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Eli Kantor is a labor, employment and immigration law attorney. He has been practicing labor, employment and immigration law for more than 36 years. He has been featured in articles about labor, employment and immigration law in the L.A. Times, Business Week.com and Daily Variety. He is a regular columnist for the Daily Journal. Telephone (310)274-8216; eli@elikantorlaw.com. For more information, visit beverlyhillsimmigrationlaw.com and and beverlyhillsemploymentlaw.com

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Monday, March 19, 2012

For Obama-Romney, It's All About the I-4

Politico: Florida is a—perhaps the—battleground in '12. Latinos are a—perhaps the—swing bloc there.

And the I-4 corridor, with hundreds of thousands of newly-arrived Puerto Ricans (they aren't immigrants, because all of them can vote) might tell the tale in November.

That explains Mitt Romney's "open letter" to the people of Puerto Rico calling for a resolution of the statehood issue, which is more for consumption in the I-4 than it is for San Juan. (The CW is that it's intended to hit Rick Santorum, who put his foot in it over his English-only comments. That's an accurate, but peripheral point.)

The bitter irony for the island's four million American citizens is they can get presidential and congressional voting rights by hopping a plane for Orlando. And no one's more conscious of that than the Puerto Ricans in the I-4.

Romney: "I also will work to settle the Island’s 113-year political status question. Around the world, the United States has helped plant the seeds of democracy. Meanwhile, close to four million American citizens in Puerto Rico do not enjoy the same rights and privileges of democracy as their other fellow citizens. It is time to close the book on one of the great unresolved questions of American democracy. As president, I will provide the leadership and resources necessary to ensure that this century-old question gets resolved. That is my solemn pledge."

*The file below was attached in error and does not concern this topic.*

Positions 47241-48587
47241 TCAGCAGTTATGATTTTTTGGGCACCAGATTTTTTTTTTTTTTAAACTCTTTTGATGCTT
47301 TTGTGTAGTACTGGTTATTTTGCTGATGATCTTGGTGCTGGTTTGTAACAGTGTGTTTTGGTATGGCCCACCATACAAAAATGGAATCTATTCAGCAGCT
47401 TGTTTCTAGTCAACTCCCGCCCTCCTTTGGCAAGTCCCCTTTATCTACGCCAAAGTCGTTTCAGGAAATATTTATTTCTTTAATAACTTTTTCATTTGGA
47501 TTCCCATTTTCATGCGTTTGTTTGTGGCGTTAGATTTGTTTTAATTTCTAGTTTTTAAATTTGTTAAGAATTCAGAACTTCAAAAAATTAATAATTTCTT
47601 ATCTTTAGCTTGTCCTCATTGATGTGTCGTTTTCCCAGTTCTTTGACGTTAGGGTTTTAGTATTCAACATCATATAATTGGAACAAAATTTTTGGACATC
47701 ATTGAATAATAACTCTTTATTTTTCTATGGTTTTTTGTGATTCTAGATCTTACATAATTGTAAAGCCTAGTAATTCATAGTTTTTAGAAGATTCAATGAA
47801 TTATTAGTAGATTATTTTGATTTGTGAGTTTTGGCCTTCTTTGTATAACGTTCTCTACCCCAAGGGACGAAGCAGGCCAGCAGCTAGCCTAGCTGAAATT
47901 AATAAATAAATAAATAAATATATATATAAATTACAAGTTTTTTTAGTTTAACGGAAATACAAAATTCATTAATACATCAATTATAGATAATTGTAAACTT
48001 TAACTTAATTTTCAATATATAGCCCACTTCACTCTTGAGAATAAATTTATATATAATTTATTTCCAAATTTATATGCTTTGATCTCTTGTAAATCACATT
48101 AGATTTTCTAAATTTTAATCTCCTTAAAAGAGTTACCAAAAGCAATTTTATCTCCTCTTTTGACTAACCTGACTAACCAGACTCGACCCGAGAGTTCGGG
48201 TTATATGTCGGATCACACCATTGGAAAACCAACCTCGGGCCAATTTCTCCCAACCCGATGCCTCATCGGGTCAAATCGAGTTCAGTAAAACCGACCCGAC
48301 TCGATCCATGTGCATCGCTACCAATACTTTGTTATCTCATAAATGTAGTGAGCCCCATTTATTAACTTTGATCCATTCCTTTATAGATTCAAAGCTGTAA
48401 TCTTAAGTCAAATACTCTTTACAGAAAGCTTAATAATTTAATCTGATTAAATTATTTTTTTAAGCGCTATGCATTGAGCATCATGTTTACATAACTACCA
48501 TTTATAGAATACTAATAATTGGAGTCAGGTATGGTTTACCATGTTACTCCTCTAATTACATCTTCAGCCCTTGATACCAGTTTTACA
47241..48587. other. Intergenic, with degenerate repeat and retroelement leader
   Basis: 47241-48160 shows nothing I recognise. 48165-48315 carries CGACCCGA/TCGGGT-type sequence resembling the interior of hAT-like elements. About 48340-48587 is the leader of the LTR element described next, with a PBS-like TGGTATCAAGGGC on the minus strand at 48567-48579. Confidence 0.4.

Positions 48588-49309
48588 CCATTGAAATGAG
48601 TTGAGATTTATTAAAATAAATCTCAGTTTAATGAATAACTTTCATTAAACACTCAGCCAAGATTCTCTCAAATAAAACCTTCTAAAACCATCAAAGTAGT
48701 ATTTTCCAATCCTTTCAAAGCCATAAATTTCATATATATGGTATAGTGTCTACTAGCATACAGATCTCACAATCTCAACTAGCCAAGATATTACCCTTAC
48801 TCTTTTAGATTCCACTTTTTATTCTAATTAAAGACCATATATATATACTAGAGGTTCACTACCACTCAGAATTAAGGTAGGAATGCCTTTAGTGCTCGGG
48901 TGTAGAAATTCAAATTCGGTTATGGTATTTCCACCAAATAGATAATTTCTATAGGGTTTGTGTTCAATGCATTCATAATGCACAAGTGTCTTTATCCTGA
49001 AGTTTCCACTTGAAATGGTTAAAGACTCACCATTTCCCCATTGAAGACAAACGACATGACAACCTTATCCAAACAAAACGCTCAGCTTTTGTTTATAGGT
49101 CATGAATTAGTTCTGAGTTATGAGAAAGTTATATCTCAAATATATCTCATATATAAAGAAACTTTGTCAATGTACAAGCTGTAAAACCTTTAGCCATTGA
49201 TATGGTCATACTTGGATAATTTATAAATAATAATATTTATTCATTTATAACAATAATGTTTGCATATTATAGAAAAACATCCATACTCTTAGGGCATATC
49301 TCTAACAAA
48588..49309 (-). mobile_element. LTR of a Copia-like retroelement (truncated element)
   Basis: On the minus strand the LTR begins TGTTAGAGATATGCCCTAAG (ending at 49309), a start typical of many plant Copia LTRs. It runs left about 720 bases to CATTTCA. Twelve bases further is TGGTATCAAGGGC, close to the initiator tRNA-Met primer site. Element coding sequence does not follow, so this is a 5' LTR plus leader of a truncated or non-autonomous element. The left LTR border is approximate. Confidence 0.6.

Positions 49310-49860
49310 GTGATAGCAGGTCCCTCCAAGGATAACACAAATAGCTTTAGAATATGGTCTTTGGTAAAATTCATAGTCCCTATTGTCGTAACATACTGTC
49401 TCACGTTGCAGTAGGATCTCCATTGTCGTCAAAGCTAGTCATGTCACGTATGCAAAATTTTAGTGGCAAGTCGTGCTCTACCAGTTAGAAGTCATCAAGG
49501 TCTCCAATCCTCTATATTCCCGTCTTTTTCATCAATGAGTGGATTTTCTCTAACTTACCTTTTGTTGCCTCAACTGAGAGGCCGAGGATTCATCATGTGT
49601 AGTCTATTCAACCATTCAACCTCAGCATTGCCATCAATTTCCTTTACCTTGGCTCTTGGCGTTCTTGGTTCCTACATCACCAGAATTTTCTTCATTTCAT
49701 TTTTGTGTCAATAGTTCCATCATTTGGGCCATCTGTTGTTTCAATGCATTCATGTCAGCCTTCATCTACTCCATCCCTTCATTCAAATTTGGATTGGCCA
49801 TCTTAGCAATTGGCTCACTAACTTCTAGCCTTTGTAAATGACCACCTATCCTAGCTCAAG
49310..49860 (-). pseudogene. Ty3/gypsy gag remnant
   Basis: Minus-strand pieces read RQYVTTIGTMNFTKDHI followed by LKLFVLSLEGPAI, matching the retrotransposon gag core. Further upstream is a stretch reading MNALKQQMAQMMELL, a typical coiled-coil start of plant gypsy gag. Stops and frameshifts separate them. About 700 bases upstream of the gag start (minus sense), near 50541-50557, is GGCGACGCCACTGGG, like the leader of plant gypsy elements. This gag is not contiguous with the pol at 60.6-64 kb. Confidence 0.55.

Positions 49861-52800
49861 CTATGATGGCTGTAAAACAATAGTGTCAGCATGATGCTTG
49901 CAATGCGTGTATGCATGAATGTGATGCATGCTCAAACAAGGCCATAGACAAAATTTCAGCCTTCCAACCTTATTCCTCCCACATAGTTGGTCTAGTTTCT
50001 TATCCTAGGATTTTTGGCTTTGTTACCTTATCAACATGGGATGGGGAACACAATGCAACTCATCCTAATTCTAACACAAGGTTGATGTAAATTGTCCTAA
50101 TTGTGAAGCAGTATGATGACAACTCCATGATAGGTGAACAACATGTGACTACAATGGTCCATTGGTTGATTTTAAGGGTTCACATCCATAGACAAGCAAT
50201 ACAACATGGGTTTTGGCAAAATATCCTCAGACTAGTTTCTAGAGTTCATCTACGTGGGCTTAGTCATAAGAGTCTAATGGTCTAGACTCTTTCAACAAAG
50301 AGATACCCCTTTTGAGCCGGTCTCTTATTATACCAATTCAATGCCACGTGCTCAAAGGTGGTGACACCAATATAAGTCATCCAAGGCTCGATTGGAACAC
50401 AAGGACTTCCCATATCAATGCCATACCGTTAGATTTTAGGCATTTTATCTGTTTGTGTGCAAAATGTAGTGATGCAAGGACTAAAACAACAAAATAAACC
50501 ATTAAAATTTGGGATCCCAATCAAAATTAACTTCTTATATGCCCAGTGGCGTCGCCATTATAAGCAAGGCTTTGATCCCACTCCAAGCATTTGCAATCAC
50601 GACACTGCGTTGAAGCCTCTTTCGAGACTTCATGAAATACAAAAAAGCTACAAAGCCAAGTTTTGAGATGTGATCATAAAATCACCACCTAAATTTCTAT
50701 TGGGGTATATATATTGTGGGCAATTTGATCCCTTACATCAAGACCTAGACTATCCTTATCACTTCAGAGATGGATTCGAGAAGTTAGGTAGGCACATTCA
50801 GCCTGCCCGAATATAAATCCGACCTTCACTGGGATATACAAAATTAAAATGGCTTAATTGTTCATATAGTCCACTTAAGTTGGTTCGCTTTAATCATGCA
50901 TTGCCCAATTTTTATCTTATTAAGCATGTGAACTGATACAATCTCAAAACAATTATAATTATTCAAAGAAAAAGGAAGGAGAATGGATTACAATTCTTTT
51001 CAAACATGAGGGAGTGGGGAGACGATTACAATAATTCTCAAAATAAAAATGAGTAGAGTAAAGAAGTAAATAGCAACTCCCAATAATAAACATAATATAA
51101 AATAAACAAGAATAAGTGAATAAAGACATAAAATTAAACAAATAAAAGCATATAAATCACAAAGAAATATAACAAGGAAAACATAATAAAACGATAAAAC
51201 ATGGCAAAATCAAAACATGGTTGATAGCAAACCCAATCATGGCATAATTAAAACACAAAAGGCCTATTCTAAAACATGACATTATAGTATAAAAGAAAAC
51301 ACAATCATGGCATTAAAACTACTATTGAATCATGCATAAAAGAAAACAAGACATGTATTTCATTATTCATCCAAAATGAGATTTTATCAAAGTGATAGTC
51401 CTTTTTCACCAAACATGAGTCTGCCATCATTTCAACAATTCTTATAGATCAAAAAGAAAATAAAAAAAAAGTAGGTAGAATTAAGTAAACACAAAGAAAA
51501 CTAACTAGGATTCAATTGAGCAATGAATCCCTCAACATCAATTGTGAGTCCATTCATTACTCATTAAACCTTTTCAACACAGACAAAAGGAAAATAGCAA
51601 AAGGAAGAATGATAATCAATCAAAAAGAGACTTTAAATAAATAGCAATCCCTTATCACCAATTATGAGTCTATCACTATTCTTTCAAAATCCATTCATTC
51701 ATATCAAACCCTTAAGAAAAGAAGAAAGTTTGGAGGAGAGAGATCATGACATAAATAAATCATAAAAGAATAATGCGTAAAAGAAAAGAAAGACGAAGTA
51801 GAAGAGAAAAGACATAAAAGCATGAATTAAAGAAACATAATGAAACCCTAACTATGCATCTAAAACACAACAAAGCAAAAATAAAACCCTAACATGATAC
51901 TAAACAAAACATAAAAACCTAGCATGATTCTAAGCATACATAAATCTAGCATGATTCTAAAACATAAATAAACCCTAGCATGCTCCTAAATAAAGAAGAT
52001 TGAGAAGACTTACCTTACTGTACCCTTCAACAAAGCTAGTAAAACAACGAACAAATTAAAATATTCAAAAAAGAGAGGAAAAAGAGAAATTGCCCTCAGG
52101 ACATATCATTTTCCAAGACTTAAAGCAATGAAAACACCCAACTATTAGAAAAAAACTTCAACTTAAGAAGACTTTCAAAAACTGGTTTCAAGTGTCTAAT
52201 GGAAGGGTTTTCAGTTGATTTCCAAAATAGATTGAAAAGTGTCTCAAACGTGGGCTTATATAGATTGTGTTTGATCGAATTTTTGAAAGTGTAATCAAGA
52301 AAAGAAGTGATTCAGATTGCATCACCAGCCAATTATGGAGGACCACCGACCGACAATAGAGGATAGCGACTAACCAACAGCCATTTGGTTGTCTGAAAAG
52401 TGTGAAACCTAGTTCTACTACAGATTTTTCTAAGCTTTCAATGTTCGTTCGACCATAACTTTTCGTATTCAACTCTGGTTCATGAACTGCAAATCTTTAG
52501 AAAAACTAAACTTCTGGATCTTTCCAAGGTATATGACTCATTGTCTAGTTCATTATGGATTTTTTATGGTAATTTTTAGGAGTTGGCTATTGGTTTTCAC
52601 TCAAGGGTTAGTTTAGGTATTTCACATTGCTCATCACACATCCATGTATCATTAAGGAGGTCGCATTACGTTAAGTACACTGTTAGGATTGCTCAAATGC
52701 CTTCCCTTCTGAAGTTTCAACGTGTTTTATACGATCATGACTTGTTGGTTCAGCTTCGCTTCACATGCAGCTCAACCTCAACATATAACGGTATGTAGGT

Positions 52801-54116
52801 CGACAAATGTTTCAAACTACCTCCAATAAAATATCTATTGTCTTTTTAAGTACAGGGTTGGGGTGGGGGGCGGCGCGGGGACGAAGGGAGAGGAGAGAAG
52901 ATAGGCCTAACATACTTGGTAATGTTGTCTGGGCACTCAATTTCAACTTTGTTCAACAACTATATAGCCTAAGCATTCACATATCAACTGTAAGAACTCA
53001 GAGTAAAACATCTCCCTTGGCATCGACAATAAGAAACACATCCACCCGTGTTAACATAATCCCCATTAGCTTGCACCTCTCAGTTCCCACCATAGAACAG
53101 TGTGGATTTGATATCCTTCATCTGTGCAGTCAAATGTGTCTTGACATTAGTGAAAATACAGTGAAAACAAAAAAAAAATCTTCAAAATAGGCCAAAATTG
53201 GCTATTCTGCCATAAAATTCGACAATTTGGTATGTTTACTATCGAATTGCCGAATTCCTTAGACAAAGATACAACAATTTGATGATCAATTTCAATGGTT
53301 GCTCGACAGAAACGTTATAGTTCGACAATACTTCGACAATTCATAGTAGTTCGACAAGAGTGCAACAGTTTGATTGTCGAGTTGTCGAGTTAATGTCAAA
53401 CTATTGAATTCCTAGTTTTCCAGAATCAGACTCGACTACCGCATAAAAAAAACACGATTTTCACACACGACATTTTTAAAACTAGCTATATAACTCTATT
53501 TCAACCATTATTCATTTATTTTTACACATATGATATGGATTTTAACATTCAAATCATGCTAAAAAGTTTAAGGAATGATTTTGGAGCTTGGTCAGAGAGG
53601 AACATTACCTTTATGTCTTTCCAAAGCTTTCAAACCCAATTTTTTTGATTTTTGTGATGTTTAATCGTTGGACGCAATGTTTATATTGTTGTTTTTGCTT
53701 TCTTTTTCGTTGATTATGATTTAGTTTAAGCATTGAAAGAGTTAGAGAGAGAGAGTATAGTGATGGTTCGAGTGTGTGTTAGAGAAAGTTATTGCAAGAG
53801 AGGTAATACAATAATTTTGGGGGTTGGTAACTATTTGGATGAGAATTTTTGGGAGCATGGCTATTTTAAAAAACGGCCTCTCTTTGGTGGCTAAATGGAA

I largely avoided the topic of individual ethnicities in my "How Romney Lost Latinos" story a couple of days ago, in large part because he has fared poorly along all ethnic groups. Moreover, his wins among Hispanics in recent primaries were predicated, in large part, on small Latino turnouts, Florida's Cuban community and the expectation, among his supporters, that he will turn back into the Massachusetts moderate come the general election.

But Romney's race in Puerto Rico illustrates how he'll try to make up that ground: By narrow-casting to Hispanics who vote, and are (presumably) likely to be less sympathetic to immigrants, like Puerto Ricans in Orlando or generations-old Mexican-American families in the Southwest.

A majority aren't likely to vote for him, to be sure, but here he has a real chance to eat into Obama's commanding lead.

One major problem: The I-4 strategy isn't consistent, and is largely being overshadowed in the community by his campaign's attack on Santorum for voting in favor of Sonia Sotomayor, a heroine to most American Hispanics and an icon for Puerto Ricans.

Obama, by the way, backs a decision on Puerto Rico too. Plus he's the guy who nominated Sotomayor.

Still, as Kirk Johnson points out in today's Times, Republicans are banking on the economy as a draw to them in November. Judging from recent polls, that seems, for the moment, a longshot.

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